I also feel like it's not as sharp as it could be. I can easily tell 720p from 1080p on my 24" LCD screen. It's not so easy for me to tell them apart on the plasma.


That depends on the size of the screen and how far you sit from it, rather than the actual quality of the set.

I have two Panny plasmas. One is 42-inches, the other 65-inches. I sit about 10-feet away from both. With the larger screen, low-resolution stuff is far more noticable. Indeed, on the 65-inch set, SD content is literally unwatchable. On the 42-inch set, it looks bad, but is tolerable.

You probably sit 10 feet away from your plasma, and 1 foot away from your monitor. So the obvious difference is resolution is obvious. This is where that argument that "under 40-inches, 720p/1080p doesn't matter" comes from.
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An artist is a creature driven by demons. He dont know why they choose him and hes usually too busy to wonder why.
#45The cranky hermitPosted 8/8/2014 8:37:46 AM
There's a huge difference between "SD content" and "HD content," even on my Panny at 10 feet away, but that has a lot more to do with bitrate and other video codec specs than it does with resolution. Blu-Ray snapshots scaled down to 853x480 still look way better than DVD snapshots at the same resolution, for instance.

I am talking more about playing Dark Souls at native res vs. modding it for 1080p. The difference is subtle at best, even sitting close to the TV. The difference is very clear on my 24" LCD screen.
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#46SampsonMPosted 8/8/2014 9:17:36 AM
Sorry, but I still don't think you're making a fair comparison. A relatively tiny PC monitor cannot be adequately compared to a much larger television.
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An artist is a creature driven by demons. He dont know why they choose him and hes usually too busy to wonder why.
#47ElDudorinoPosted 8/8/2014 10:45:11 AM(edited)
SampsonM posted...
o idea what you're talking about. The first company to beat the Kuro was Pansonic with its 2012 and 2013 high-end plasmas. Those have been subsequently superseded by Samsung OLEDs. But I have yet to hear of this mythical Sharp super LED set. Which television model are you talking about?

The Sharp PRO-X5FD, which came out in 2011, before the Panasonic TC-PVT50. The Sharp has better blacks than the Panasonic in this case.


SampsonM posted...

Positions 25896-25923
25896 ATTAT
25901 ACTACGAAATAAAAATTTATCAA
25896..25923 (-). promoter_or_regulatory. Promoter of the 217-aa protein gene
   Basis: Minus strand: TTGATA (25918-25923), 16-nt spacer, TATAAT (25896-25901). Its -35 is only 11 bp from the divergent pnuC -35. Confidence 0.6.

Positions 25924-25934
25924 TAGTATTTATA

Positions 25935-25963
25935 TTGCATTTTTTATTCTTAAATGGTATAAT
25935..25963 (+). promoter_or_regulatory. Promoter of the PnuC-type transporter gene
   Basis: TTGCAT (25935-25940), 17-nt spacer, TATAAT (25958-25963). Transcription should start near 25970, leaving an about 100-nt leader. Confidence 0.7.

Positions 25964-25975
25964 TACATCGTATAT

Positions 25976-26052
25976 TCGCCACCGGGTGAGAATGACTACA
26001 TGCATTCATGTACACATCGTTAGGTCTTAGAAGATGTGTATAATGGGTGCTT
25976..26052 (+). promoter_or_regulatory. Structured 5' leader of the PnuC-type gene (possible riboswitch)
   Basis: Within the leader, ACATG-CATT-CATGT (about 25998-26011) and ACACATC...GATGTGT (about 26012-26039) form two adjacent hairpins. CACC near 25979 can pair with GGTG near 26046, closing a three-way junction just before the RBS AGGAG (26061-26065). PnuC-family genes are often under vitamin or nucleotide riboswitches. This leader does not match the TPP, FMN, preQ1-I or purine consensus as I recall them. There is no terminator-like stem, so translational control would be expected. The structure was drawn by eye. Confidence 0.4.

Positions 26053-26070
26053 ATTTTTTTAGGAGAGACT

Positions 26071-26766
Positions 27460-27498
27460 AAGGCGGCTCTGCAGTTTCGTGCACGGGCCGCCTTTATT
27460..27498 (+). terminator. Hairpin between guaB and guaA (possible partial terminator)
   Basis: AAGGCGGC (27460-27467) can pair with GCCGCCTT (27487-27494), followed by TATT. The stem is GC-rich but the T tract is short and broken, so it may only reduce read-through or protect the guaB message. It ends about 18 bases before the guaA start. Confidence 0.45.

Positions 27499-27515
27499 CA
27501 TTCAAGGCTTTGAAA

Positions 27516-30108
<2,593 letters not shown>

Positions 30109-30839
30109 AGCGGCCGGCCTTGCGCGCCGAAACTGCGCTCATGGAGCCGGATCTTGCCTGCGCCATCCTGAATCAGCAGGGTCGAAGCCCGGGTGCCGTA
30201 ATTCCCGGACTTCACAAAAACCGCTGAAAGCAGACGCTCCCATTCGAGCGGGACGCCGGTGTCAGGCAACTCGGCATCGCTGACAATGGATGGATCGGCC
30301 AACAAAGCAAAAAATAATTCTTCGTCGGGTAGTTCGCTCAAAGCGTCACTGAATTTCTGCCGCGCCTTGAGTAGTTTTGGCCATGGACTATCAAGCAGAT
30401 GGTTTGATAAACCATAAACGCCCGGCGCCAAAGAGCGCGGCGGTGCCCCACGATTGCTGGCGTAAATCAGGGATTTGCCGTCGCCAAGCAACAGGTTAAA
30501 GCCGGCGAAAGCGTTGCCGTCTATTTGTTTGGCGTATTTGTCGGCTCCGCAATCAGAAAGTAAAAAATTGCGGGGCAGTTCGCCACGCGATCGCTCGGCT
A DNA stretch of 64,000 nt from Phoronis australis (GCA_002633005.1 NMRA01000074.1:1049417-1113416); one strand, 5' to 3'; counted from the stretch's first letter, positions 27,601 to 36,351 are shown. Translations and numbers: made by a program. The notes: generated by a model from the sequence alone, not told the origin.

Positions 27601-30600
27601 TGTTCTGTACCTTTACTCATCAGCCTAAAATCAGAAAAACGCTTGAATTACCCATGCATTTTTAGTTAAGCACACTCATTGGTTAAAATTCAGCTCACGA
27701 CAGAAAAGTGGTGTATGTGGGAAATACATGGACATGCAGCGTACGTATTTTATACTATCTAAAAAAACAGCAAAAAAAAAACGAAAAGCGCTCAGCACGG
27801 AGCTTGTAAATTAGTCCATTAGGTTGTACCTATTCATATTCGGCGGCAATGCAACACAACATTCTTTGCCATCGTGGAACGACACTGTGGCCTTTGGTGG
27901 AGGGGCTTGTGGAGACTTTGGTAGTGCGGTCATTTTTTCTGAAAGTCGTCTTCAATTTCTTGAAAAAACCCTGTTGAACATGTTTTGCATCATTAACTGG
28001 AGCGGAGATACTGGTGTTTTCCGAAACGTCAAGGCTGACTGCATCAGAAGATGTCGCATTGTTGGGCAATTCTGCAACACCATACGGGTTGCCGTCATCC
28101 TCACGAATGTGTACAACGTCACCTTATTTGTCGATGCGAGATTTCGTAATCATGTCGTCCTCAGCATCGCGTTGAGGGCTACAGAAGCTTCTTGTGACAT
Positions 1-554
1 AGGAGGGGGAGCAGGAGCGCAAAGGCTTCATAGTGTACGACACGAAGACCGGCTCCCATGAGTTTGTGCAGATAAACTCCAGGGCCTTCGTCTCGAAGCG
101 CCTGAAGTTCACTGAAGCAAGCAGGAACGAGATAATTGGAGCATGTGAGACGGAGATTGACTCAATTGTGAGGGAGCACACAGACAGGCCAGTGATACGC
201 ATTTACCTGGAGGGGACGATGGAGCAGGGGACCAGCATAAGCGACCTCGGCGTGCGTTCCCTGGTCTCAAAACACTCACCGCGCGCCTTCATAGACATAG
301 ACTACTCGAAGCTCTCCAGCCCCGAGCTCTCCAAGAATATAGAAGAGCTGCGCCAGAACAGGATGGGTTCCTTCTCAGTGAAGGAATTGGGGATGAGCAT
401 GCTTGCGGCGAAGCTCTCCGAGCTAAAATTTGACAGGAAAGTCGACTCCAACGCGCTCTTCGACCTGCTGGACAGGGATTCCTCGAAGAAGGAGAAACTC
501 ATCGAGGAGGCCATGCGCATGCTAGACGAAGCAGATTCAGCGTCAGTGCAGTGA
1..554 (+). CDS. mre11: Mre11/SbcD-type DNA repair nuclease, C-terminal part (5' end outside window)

According to Consumer Reports they are. I never see Sharps listed in top 10 picture quality rankings -- CNet actually puts some Vizios ahead of them.

CNet also puts those same Vizios ahead of Panasonic and LG, but you said that Vizio is a lower-end brand than them, too. And this is exactly what I'm talking about; somebody who wants "high-end" and shops by brand is going to overlook those Vizios in favor of an LG or Panasonic that may end up being a worse buy.

If somebody just plain doesn't care what they're buying as long as it's the right size, that's on them, but if they're going to bother paying attention to what they buy then they might as well do it right and look up the model number without judging based on brand.
#48The cranky hermitPosted 8/8/2014 10:35:23 AM
24" isn't "relatively tiny" for a PC monitor. And if anything, the smaller size should work against the monitor's favor.

Besides that, I think you are placing too much importance on the monitor. Regardless of the monitor, the fact remains that 1080p doesn't look much better than 720p on my TV, and therefore it seems reasonable to say that I am not getting the full benefit of the TV's resolution. All the monitor demonstrates is that distinguishing them is possible, or that it's not just my bad eye sight.
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#49Killah PriestPosted 8/8/2014 10:39:44 AM
on my panasonic vt25 1080p vs 720p is like night and day, so obvious.

otherwise my experience with panny plasma is near identical to hermit.
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#50The cranky hermitPosted 8/8/2014 10:44:31 AM
Ok, but what are you comparing? If it's video, then you also have to consider the bitrate, the compression, and the source; a 720p rip from TV broadcast for instance will not look as good as a 1080p Blu-Ray, even on a 720p screen. If it's more like playing a computer game at 1920x1080 and then switching it to 1280x720, then you have a 1:1 comparison.